Conflicting Frames : the dispute over the meaning of rolezinhos in Brazilian media
Author(s)Goncalves, Alexandre A
MIT Comparative Media Studies/Writing.
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This research analyzes the battle of frames in the controversy surrounding rolezinhos- flashmobs organized by low-income youth in Brazilian shopping malls. To analyze the framing of these events, a corpus of 4,523 online articles was compiled. These articles, published between December 7th, 2013, and February 23 rd, 2014, were investigated using Media Cloud-the system for large scale content analysis developed by the Berkman Center at Harvard and the MIT Center for Civic Media. Data from Facebook indicated which articles received more attention on the social network. A framing analysis was performed to describe the conflicting frames in the debate. The 60 most popular texts--those that attracted 55% of the social media attention in the corpus-were content analyzed. They served as an input for a hierarchical cluster analysis algorithm that grouped articles with similar frame elements. The result of the cluster analysis led to the identification of three frames: one that criminalized rolezinhos or at least tried to discourage them (arrastdo frame), another that acquitted the youth and blamed police, government, State, or society for discriminating poor citizens (apartheid frame), and a third frame that criticized both conservatives and progressives for using the controversy to push their particular agendas (middle ground frame). After finding the keywords that singled out each frame, natural language processing methods helped to describe the genesis and evolution of those frames in the overall corpus as well as the framing strategies of the main actors.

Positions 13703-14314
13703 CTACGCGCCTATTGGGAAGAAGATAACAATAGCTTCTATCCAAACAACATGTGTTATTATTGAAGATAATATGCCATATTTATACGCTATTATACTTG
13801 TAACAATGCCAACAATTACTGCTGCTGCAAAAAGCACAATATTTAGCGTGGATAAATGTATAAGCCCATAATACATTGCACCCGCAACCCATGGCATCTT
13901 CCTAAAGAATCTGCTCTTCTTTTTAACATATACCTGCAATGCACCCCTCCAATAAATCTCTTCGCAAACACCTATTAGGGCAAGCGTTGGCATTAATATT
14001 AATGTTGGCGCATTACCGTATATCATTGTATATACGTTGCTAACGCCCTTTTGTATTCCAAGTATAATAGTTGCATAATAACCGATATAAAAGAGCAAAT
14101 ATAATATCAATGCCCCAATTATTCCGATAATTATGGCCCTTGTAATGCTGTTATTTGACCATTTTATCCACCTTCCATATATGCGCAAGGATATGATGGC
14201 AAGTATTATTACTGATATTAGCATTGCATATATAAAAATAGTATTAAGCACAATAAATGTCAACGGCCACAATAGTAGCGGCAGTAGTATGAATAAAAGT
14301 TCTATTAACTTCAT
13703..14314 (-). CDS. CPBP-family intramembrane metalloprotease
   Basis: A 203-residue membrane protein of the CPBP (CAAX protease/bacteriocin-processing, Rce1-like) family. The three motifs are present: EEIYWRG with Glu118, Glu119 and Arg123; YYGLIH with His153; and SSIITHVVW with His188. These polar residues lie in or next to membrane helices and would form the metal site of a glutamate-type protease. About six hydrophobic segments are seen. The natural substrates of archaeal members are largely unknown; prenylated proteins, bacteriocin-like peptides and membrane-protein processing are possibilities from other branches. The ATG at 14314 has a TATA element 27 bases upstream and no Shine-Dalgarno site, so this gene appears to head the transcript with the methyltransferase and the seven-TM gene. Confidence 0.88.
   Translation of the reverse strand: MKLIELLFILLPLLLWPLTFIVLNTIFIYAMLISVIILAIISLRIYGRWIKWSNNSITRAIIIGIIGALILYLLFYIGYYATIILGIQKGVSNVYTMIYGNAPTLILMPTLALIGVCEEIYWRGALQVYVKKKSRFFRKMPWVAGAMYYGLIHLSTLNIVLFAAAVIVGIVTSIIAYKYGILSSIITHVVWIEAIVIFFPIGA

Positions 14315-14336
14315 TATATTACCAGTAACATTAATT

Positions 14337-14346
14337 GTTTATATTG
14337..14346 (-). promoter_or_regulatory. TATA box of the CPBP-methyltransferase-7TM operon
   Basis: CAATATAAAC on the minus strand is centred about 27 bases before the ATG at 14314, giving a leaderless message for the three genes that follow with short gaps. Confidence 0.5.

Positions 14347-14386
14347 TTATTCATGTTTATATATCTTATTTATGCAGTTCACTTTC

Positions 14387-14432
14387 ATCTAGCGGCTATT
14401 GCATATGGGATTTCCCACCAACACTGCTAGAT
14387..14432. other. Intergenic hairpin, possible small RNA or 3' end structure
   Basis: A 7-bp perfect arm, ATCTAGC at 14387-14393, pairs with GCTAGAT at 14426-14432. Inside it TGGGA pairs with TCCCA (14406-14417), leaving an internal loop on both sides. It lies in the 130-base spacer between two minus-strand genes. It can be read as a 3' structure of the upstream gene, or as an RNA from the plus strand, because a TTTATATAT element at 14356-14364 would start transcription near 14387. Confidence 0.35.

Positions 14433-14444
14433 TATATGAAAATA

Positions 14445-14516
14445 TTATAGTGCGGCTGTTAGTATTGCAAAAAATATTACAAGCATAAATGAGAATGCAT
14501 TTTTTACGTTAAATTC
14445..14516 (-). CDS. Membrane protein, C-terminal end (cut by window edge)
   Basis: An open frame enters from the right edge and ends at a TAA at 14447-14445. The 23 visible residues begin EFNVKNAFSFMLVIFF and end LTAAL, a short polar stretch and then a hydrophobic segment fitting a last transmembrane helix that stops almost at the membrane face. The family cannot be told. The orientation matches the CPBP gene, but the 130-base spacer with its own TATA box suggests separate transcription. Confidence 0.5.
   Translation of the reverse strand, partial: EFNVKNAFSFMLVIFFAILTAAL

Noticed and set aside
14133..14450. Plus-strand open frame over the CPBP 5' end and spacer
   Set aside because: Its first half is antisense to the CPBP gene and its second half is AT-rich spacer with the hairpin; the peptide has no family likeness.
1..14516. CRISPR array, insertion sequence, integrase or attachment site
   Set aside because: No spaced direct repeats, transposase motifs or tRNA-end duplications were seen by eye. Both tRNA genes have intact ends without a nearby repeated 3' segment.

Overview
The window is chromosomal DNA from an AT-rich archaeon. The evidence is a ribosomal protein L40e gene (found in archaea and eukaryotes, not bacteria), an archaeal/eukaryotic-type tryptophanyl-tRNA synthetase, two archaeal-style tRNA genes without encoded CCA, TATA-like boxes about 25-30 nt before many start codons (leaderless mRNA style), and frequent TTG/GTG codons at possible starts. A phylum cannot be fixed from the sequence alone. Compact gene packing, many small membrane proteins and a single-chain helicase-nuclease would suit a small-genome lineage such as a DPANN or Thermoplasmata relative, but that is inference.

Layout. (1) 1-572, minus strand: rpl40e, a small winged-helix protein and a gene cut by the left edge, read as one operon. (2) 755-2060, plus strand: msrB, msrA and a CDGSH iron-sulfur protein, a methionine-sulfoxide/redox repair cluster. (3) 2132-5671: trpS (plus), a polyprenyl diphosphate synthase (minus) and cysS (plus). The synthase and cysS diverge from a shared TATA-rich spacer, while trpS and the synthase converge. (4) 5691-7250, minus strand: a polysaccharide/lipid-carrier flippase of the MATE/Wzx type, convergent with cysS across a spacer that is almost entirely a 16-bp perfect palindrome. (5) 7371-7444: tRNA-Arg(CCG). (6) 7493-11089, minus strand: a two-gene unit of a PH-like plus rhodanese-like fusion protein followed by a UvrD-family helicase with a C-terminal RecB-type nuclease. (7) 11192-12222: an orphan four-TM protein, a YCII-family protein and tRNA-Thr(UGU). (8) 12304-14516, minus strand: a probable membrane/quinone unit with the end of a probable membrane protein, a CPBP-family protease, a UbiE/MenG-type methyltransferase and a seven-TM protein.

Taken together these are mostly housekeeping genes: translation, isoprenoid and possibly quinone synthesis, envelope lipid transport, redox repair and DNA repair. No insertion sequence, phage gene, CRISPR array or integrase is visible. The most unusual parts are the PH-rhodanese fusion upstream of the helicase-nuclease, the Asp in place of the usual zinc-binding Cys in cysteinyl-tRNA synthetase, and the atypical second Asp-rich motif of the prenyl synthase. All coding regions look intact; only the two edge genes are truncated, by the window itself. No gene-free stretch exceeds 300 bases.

Thesis: S.M. in Comparative Media Studies, Massachusetts Institute of Technology, Department of Humanities, Graduate Program in Science Writing, 2014.Cataloged from PDF version of thesis.Includes bibliographical references (pages 83-104).
DepartmentMIT Program in Writing & Humanistic Studies
Massachusetts Institute of Technology
Graduate Program in Science Writing., Comparative Media Studies/Writing.